The people who are complaining that no one can write anymore are the same ones who are stressed about information overload. This is not a coincidence. Information is changing, the flow of ideas is changing, and written communication is changing with it. Information overload is the feeling of not being able to deal with this change. Young people do not feel information overload, which is another sign that they are excellent writers for the new millennium: They can process and communicate new ideas at the new pace. Read more

It used to be that the best post-college jobs were the ones that gave you a sense of security (law, medicine) or financial windfall (banking). But the finance industry and grad-school route are both dead ends at this point.

The New York Times reports that we're experiencing a sea change in the career department because the former favorites are no longer prestigious, and new choices, like teaching and government service, are rising in popularity. But, as college grads contemplate their options for June, and twenty-somethings watch pink slips fly, here's something to consider: The prestige job of the new millennium is waiting tables and folding shirts. That's right. If you are in your 20s, you should try retail. Here's why.

Retail enables an honest approach to adulthood
Emerging adulthood makes life in one's 20s more difficult than ever before in history. Being lost is important in terms of navigating to adulthood. And the most dangerous thing you can do in your 20s is try to get around the discomfort of being lost by over-committing to a career. You will change careers five times in your life. You will depend solely on yourself to build your own skill set and forge your own path. So give yourself time to figure out what's best for you.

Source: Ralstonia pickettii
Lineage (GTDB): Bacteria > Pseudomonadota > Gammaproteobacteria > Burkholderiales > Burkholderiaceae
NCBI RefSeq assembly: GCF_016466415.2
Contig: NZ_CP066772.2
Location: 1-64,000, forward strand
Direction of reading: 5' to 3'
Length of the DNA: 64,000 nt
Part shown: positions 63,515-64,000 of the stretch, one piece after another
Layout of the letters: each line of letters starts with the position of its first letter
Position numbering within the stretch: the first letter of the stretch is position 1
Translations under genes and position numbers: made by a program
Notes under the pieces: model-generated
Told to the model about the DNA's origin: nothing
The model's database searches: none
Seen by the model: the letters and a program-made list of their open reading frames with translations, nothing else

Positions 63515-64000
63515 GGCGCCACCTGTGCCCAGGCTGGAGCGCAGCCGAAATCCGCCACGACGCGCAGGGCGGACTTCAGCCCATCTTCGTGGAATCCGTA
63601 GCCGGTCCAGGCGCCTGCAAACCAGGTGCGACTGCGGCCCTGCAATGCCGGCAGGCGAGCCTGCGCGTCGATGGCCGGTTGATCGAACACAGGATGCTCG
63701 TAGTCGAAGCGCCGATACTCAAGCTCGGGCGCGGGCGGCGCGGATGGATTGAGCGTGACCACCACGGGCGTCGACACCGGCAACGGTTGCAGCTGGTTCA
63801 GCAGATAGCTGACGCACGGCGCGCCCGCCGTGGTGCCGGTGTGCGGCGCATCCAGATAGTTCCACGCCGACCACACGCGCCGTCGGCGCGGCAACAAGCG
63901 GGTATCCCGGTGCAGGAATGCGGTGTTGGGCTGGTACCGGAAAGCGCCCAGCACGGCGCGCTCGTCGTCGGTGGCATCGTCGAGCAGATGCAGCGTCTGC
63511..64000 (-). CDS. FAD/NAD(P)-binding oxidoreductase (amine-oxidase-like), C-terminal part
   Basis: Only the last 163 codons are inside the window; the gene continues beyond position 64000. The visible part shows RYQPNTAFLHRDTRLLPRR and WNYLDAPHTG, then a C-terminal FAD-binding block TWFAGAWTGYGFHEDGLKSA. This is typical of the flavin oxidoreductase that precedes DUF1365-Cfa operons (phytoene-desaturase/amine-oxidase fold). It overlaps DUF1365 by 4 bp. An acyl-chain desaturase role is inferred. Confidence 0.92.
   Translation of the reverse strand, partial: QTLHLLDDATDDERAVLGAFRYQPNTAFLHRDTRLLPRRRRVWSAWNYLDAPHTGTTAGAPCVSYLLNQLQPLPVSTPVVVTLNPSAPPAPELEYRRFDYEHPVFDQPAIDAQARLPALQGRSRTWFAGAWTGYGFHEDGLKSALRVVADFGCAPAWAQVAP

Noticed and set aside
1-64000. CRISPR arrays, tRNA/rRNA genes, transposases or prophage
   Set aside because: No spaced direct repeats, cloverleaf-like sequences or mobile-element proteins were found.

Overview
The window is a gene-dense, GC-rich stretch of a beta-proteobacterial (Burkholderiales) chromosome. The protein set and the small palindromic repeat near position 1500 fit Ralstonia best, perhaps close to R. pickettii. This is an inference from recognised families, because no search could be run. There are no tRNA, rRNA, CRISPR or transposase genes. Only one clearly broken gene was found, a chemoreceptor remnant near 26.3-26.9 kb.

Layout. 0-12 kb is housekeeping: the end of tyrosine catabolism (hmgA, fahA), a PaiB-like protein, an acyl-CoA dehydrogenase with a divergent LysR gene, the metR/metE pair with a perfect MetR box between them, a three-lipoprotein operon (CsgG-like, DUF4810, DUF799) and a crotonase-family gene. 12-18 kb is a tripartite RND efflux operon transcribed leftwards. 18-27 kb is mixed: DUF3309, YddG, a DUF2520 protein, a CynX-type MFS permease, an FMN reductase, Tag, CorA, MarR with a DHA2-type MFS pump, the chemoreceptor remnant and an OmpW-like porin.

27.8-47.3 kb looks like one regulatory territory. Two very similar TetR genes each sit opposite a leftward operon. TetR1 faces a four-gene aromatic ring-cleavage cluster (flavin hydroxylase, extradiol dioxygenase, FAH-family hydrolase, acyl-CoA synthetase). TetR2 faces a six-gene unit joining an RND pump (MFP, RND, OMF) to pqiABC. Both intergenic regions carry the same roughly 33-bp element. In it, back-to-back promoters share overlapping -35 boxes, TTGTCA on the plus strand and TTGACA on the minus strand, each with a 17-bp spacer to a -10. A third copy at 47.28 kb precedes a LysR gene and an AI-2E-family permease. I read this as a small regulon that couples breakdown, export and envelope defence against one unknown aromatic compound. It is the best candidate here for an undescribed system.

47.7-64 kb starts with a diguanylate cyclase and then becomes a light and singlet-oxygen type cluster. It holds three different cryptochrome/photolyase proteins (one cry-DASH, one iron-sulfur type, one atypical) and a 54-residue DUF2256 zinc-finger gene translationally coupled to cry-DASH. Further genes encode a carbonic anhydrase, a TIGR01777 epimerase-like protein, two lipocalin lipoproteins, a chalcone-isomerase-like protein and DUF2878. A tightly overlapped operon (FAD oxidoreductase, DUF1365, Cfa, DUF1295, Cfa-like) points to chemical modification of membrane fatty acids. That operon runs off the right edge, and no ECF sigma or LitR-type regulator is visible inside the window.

Going to grad school burdens you with an amount of debt that severely limits your career choices. And it's a way to prolong childhood by continuing to have someone tell you what to learn and reward you for doing it. Read more

A recession is typically a good time for graduate schools. Their application pool goes up because people see them as safe shelter from the storm. The scariest part of a down economy is the idea of having no income. Of course, graduate school does not solve for that. But graduate school does solve the second most scary thing about a bad economy: lack of a learning curve.

The more desperate you are for a job, the more likely you are to take a job that doesn’t teach you what you want to learn. And then you get to that job and you think, “Grad school could solve this problem.” But in fact, grad school creates larger, and more insurmountable problems. And some the problems you’re trying to solve with grad school might not be problems at all.

1. Grad school pointlessly delays adulthood.